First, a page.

Wheat tour guess pegged at 40.8 bushels
By Larry Dreiling
The 2009 Kansas wheat crop was estimated to yield 40.8 bushels per acre compared to 43.3 bushels on the same routes in 2008, according to scouts on the 52nd annual hard winter wheat tour of the Wheat Quality Council.
This compares to the estimate of 40 bushels per acre estimated May 12 by the Kansas Agricultural Statistics Service.
While the WQC scouts estimated the wheat crop at 333.3 million bushels, KASS has estimated the crop at 340 million bushels from 9 million planted acres and 8.5 million harvested acres.
"I think our scouts did a great job in estimating the crop," said Ben Handcock, WQC executive vice president. "I said at the end of the tour the numbers were right on and they were accurate to within eight-tenths of a bushel. Pretty good."
The crop estimate for the WQC tour is based on the guesses of 52 participants who joined a pool for their guesses (Full disclosure: This reporter estimated the crop at 317 million bushels).
"For the first time in a long time, we are not worried about moisture shortages in most parts of Kansas," Handcock said. "We saw a fair amount of wheat that just recently received pretty good precipitation, however. Many of those fields have lost tillers due to the dryness, but are showing decent recovery.
"The jury is still out on how well they will yield. There are some areas where the wheat is very short and immature at this stage. When the hot weather arrives in Kansas, these fields may not fill well and may have lighter test weights."
There is the barley yellow dwarf issue to contend with in the usually high-yielding area of the state, Handcock said, with some of the flag leaves severely infected and wheat heads not yet starting to fill.
"The good news is that most of the crop appears to be very healthy and has that good dark green color," Handcock said. "We also saw very little severe freeze damage and most of the crop seems to be recovering from that incident rather nicely. We have some producers concerned about leaf rust, but this would not appear to be a huge issue overall.
"I was very pleased with the almost total lack of weed pressure in the areas I traveled. I believe this is about an average Kansas wheat crop, the 10-year average being about 348 million bushels. Our estimate is about 15 million less, but 15 million bushels can be picked up very quickly with good weather."
Handcock wanted to remind readers that the tour estimate is a snapshot in time regarding the potential of this crop. He credited the tour scouts with being thorough, as the total number of field stops was 459 compared to 388 one year ago. Most had come prepared to walk muddy fields in their scouting.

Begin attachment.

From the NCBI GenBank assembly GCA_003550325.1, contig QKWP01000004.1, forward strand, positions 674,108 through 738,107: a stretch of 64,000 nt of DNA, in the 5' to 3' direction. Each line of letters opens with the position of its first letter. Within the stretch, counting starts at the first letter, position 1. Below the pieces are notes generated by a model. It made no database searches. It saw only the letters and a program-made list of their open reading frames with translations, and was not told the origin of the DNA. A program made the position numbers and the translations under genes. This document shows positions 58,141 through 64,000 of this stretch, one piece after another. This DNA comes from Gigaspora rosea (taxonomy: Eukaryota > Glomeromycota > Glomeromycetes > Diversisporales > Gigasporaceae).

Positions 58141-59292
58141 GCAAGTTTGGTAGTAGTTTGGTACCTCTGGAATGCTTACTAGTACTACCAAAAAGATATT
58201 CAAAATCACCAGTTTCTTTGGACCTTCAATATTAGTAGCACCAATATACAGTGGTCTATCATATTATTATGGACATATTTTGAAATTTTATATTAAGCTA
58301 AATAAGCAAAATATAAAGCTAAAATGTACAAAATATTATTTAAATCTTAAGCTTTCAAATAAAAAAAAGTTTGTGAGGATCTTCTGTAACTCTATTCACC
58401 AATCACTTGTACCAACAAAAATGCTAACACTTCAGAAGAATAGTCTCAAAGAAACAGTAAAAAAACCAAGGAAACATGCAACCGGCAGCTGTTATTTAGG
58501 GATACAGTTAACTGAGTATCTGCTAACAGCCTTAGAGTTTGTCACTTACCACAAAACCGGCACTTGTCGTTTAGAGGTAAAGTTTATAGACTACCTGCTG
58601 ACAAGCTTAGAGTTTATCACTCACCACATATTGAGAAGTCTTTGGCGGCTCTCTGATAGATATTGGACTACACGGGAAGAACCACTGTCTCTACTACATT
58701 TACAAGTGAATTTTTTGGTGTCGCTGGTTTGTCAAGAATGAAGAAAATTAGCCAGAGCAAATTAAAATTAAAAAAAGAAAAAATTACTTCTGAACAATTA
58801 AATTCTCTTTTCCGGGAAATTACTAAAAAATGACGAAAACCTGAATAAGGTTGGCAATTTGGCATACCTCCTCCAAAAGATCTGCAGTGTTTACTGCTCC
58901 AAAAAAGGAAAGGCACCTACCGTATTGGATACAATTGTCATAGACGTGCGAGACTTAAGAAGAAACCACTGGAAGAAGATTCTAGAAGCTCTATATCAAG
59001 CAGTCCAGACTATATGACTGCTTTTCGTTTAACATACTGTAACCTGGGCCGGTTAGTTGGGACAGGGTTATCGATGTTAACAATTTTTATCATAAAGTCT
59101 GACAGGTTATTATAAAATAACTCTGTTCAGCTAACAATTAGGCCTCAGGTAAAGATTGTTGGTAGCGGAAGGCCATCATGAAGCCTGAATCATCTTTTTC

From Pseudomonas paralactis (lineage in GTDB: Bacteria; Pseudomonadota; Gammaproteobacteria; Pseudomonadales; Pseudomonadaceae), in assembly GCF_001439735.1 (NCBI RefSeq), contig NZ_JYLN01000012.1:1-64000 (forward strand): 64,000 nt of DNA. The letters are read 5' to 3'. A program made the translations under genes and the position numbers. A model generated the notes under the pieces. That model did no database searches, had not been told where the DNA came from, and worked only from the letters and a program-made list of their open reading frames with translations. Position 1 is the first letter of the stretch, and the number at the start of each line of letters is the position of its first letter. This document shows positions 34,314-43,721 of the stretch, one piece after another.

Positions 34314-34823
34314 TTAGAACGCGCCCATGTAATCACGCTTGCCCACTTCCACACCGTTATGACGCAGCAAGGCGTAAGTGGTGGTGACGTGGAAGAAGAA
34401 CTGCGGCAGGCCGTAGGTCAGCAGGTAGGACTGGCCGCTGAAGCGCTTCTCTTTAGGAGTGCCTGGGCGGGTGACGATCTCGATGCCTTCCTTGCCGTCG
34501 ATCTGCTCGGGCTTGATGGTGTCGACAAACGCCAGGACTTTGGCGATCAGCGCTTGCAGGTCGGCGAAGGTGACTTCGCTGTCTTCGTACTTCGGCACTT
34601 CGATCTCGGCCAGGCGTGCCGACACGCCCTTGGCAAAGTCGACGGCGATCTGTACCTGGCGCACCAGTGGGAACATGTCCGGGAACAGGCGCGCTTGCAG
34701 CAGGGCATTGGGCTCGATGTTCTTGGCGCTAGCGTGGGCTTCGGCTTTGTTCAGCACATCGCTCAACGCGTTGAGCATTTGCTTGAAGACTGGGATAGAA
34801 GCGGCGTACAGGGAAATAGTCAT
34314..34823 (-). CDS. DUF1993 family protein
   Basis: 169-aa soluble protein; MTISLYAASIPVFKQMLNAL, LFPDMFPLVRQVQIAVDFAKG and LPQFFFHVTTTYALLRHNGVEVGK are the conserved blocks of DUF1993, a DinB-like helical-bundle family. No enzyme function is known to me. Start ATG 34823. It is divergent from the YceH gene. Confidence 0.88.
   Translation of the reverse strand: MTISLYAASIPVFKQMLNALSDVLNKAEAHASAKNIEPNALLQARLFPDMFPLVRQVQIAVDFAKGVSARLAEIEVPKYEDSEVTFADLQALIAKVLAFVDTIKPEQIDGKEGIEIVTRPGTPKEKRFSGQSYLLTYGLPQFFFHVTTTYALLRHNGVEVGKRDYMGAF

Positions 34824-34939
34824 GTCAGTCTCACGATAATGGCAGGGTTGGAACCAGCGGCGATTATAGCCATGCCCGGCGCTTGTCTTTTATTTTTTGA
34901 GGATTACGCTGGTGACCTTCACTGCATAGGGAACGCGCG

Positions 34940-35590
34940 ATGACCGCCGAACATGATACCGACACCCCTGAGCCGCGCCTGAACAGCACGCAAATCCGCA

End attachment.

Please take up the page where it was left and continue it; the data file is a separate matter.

"About half of our group was first-timers. They reported learning a lot about wheat while having a good time doing it," Handcock said. "The value of this exercise is the people you meet and the friends you make and keep in contact with over the years to come. Although I think we did a fine job of estimating the crop potential, that really takes a back seat to the real value of the tour. This was truly a very diverse group of very nice people."
Day One saw 15 cars traveling on six different routes from Manhattan to Colby. The wheat seemed especially good on the northern routes this year. There is a north to south strip in central Kansas that has some barley yellow dwarf problems mentioned by many cars.
The Nebraska area and the area closer to Colby has the best wheat that tour participants have seen on those routes in some time. Yields for the day ranged from 13 to 89 bushels per acre at 215 stops with the Day One average on all routes at 41.3 bushels. This compares with 45.4 bushels one year ago.
Day Two had cars traveling from Colby to Wichita. Several cars went into far western Kansas counties and three cars actually covered the northern tier of Oklahoma counties. The western Kansas area has the best potential for a good wheat crop in several years, scouts said. They have had adequate moisture lately, but certainly not surplus.
Scouts reported seeing Russian wheat aphids in some fields, and this might be a continuing problem for producers in that region of the state. The cars traveling through the central part of Kansas saw the barley yellow dwarf again. The Day Two average was 39.8 bushels per acre compared to 40.9 in 2008. Yields ranged from 13 to 90 bushels per acre at 212 stops.
Day Three concluded the trip with the cars traveling from Wichita to Kansas City, making just 32 stops on the shortened day. This smaller production area does not have a significant impact on the statewide average, but is usually a high-yielding area.
Yields ranged from 20 to 67 bushels with the Day Three average at 43.7 bushels per acre compared to 43.3 last year. There seemed to be a surplus of topsoil moisture in the entire area.
Oklahoma Wheat Commission officials joined their Kansas neighbors in Wichita to give the results of their state survey. The production this year in Oklahoma will be dramatically reduced, due to drought and freeze damage. They reported 5.2 million acres planted last fall, but huge areas will not be harvested. Oklahoma is expecting the average to be around 20.3 bushels per acre and total production to be 77 million bushels compared to 167.5 million last year.
The Oklahoma Agricultural Statistics Service estimate is 80.5 million bushels with a harvested acreage estimate of 3.5 million acres and an average of 23.0 bushels per acre.
Larry Dreiling can be reached by phone at 785-628-1117 or by e-mail at firstname.lastname@example.org.